All the News That's Fit to Eat: Week of December 11

At first, I thought there was no real distinct theme to this week's news round-up. It spans from the childhood malnutrition crisis in Syria to the unraveling crisis of sexual harassment in professional kitchens across the country. But, I spent a lot of my week buried in the latest Global Nutrition Report. This report underscores the importance of identifying the links between our global food system, good nutrition, human rights and more. Through that lens then, an argument could be made for exploring the relationship between global hunger, and the rights and treatment of women within and beyond our food system. Addressing both issues requires thinking about broader systems of justice and equity. A world free of hunger is very much linked to a world where there is gender equality. 

On a lighter note, there's also a great episode included here on "the mysteries of olive oil," which inspired me to have my own olive oil taste test. I now regret doing this, as the more expensive olive oil was infinitely more delicious...


Women In The Kitchen Are Not Always A Sexist ClichéForbes
"The image of a woman cooking up a delicious meal in the kitchen is a cliché, often a sexist one. But, Pineapple Collaborative wants to transform that image, by creating a network of women who are combining their love of making delicious food with an entrepreneurial spirit."

A Harvey Weinstein Moment for the Restaurant Industry, New Yorker
"The long-term goal should be to get more women into positions of leadership, whether judging restaurants or running them. Those are the kinds of changes that will force a true evolution in kitchen culture, just as they will in other fields where women are underrepresented at the top. But, in the meantime, we have to keep rooting out the existing problems, one at a time, so that more women actually want to be a part of the restaurant industry in the first place."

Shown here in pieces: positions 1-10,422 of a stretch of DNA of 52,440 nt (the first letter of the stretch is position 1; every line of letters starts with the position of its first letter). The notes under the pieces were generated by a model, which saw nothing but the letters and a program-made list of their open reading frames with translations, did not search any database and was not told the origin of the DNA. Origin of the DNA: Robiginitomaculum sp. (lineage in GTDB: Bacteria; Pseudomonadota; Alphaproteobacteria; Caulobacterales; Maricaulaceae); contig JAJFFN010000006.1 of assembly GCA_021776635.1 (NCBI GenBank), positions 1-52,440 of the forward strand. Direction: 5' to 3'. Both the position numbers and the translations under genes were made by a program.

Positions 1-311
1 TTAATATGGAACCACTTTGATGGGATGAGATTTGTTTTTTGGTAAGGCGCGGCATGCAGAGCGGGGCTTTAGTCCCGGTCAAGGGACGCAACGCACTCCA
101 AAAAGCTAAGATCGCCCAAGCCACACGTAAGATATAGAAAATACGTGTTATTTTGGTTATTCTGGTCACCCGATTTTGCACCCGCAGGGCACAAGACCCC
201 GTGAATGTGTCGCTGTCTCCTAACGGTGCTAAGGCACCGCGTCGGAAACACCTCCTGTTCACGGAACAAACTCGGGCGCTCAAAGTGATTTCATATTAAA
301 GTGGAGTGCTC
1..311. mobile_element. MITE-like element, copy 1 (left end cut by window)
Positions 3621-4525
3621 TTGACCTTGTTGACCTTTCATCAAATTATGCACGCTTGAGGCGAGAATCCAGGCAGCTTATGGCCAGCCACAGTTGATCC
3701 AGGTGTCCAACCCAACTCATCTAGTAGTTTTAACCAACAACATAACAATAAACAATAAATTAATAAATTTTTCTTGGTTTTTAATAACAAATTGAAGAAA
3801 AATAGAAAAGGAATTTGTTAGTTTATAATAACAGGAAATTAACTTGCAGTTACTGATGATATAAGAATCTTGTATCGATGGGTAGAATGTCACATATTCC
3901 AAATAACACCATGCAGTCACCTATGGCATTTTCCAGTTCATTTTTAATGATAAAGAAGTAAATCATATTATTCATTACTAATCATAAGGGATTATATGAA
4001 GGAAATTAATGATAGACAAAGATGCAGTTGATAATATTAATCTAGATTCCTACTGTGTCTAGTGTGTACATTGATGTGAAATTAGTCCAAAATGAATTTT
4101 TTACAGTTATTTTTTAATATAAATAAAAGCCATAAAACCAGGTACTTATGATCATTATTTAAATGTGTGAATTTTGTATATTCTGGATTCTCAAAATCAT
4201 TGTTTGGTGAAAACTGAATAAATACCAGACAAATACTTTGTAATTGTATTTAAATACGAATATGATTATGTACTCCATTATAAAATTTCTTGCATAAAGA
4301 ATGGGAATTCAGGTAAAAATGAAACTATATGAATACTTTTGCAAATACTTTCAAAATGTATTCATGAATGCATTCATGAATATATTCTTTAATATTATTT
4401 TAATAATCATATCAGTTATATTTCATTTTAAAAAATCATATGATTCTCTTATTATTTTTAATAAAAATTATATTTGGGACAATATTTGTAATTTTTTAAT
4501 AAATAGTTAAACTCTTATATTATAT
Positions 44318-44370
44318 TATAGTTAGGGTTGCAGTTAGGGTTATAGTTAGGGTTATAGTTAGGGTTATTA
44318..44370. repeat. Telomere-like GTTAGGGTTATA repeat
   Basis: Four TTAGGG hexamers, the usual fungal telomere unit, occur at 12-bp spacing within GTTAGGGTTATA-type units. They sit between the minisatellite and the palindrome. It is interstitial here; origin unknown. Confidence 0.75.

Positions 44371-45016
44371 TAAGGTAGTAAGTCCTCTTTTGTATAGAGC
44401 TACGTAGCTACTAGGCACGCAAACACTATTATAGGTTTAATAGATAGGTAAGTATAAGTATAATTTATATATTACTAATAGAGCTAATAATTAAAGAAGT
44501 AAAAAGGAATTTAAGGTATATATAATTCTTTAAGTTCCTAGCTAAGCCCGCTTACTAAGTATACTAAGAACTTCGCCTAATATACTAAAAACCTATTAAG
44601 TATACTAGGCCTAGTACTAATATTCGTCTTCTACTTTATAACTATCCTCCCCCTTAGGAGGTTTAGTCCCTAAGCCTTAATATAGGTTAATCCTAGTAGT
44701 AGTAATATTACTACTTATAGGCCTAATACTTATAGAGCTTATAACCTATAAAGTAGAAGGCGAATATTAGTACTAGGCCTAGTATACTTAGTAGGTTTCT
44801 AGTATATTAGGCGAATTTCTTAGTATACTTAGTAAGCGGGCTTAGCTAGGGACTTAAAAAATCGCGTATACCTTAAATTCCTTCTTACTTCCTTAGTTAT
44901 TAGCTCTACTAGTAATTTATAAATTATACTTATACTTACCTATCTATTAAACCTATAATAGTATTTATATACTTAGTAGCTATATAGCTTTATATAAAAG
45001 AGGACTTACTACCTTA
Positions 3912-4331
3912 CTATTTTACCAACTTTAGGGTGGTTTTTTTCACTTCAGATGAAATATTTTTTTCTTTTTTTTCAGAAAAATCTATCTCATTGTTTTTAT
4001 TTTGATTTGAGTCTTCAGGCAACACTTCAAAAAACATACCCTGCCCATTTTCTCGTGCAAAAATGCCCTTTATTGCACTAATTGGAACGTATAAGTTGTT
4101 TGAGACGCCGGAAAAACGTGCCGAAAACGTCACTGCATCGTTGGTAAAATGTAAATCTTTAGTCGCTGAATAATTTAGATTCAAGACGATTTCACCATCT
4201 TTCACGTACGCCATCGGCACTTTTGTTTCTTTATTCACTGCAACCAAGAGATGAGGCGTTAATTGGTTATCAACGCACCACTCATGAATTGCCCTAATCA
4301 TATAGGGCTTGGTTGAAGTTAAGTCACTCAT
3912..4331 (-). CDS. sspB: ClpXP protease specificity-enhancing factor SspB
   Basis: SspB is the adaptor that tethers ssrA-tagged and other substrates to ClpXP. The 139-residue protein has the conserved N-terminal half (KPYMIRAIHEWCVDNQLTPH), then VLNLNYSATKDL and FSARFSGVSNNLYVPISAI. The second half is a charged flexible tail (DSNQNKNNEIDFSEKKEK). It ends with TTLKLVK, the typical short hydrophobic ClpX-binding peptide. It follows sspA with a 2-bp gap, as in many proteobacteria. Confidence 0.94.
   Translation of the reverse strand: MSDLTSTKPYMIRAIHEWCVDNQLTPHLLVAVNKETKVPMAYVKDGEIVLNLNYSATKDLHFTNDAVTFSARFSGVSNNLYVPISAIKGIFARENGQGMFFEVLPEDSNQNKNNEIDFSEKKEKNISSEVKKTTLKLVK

Green Gold: Our Love Affair with Olive OilGastropod
"In this episode, Gastropod visits two groves—one in the Old World, one in the New—to get to the bottom of olive oil's many mysteries. Listen in this episode as they find out why the ancient Romans rubbed it all over their bodies, and whether the olive oil on our kitchen counters really is what it says on the label."

Child malnutrition in Syria is at an all time highFood Navigator
Childhood malnutrition in Syria is at its peak since the start of the civil war, with the most dire cases being seen in the youngest of children. This is heartbreaking and preventable.

adas polo o morgh || planting my roots

All the News that's Fit to Eat: Week of Oct 30

Every day, I wake up to a 5:30 a.m. POLITICO morning agriculture news alert, and wind down for the night scrolling through an evening news monitoring report from my colleagues. In between, I'm skimming Twitter, tuning into a food podcast on my walk to work, being heads down in the latest hunger stats - all this is to say, I am drinking from a fire hose when it comes to food news. I need a place to share all the most insightful and thought-provoking articles that come my way, so what better place than Planting My Roots?